The harmful effects of smoking include higher risks of poor vision, cataracts and macular degeneration; weakening of sense of smell and taste; increased risks of respiratory infections and illnesses; and cardiovascular system diseases, such as atherosclerosis or the accumulation of bad cholesterol and widening of arteries, reports Healthline. Smoking also increases the risk of blood clot formation, which can lead to stroke.
Long-term smokers are at a risk of leukemia, states Healthline. Moreover, smokers suffer early aging, wrinkles and skin color changes. Oral issues associated with smoking include gum inflammation or infection, and tooth loss, decay or stains. Smokers also have higher risks of mouth, throat, kidney and pancreatic cancers.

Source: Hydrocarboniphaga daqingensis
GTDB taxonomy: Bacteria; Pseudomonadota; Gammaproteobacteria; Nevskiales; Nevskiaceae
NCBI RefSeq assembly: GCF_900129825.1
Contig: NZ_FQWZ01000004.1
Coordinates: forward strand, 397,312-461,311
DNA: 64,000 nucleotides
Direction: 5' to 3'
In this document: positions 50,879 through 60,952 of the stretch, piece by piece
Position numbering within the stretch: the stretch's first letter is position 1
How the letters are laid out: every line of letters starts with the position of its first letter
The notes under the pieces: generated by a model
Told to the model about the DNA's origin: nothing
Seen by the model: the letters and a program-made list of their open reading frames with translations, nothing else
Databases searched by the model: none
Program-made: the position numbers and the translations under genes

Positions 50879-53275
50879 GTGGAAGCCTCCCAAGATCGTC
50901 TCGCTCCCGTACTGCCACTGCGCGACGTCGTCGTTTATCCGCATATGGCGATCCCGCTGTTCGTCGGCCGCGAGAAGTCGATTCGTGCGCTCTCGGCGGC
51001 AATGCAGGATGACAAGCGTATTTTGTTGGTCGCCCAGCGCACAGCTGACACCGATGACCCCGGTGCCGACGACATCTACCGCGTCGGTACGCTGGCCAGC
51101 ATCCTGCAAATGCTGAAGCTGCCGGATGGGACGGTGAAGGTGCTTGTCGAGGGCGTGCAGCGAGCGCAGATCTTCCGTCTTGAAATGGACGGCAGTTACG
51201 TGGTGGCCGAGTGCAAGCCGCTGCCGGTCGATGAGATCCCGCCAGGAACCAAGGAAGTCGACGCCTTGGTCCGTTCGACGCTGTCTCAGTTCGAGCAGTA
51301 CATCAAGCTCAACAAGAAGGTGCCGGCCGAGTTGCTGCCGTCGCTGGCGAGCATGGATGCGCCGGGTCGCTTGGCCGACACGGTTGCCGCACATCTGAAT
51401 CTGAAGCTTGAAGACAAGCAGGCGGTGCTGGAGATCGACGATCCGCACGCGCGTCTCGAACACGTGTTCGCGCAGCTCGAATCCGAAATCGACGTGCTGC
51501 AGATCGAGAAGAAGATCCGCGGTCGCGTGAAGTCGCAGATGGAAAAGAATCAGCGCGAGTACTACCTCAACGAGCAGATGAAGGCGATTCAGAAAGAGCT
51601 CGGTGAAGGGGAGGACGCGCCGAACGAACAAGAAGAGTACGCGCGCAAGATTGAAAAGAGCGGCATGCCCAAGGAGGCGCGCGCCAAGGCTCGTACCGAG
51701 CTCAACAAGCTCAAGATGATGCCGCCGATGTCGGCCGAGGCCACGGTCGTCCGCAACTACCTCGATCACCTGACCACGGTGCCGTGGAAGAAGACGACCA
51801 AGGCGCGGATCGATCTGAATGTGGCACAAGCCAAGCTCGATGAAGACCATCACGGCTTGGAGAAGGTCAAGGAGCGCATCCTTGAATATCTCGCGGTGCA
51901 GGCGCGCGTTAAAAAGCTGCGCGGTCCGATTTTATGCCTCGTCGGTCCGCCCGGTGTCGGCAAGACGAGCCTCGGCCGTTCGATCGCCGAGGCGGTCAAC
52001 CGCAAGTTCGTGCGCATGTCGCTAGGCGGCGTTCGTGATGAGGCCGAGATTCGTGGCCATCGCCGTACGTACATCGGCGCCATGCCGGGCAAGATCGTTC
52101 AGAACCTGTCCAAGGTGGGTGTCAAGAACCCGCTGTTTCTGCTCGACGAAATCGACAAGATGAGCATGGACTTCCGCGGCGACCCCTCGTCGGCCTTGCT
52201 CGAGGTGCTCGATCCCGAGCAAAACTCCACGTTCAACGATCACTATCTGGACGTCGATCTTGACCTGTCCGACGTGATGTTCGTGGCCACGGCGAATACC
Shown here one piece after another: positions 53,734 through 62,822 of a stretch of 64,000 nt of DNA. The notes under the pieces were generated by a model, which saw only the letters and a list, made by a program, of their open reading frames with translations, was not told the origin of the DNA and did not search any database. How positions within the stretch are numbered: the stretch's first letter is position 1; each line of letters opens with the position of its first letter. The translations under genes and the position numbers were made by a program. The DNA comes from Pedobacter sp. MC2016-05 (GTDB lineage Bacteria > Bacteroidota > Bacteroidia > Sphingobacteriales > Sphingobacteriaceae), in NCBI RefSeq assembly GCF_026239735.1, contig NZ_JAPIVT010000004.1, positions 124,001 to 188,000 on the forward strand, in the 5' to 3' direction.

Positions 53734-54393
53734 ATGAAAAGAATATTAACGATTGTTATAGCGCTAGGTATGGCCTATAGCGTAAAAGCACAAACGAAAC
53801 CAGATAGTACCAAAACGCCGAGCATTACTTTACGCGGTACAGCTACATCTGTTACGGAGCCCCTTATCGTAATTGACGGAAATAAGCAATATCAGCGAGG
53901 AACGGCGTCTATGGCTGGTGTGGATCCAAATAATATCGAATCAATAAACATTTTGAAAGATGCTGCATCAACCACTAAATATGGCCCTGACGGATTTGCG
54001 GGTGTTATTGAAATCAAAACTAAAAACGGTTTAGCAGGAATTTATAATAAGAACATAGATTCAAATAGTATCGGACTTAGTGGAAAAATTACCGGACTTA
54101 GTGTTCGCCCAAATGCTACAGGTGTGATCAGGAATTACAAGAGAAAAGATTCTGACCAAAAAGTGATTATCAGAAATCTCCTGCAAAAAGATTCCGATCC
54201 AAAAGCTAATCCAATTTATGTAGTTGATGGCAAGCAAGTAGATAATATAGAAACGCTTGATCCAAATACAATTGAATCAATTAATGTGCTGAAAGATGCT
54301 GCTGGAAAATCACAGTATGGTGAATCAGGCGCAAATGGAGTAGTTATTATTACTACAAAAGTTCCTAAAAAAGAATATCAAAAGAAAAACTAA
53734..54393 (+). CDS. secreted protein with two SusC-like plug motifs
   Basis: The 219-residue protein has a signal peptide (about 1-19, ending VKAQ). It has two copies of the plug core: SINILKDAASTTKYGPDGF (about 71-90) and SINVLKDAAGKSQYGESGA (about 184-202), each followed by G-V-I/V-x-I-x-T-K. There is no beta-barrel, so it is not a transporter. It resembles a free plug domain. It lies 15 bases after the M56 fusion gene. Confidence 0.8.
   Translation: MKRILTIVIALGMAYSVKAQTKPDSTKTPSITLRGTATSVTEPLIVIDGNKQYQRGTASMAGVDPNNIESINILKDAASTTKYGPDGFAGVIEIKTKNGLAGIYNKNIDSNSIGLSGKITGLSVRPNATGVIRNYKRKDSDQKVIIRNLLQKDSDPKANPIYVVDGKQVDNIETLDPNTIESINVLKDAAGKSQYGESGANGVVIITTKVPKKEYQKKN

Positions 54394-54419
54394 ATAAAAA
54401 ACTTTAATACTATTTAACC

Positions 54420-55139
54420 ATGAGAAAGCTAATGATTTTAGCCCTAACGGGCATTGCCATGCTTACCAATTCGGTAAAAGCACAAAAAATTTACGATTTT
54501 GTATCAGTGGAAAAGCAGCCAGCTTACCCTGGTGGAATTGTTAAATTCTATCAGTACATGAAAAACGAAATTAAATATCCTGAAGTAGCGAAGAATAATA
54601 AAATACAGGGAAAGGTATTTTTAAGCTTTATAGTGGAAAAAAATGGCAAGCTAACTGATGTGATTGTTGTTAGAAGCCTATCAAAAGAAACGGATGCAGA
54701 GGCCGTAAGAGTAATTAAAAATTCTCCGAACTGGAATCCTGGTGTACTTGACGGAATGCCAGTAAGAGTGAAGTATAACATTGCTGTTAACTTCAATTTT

Additionally, smokers are more likely to develop insulin resistance, leading to a higher risk of type 2 diabetes, according to Healthline. Female smokers are vulnerable to pregnancy complications, such as miscarriage and premature delivery. They may also undergo menopause earlier than nonsmokers.
Smokers who experience physical withdrawal are prone to respiratory pain, headaches, sleep difficulty, depression and irritation, notes Healthline. Secondhand smoke can cause children to suffer asthma attacks, wheezing, coughing and ear infections. Children in households with smokers also have higher risks of bronchitis and pneumonia. Inhaling secondhand smoke immediately affects the cardiovascular system and puts nonsmokers at higher risks of heart problems, especially coronary heart disease, heart attack and stroke.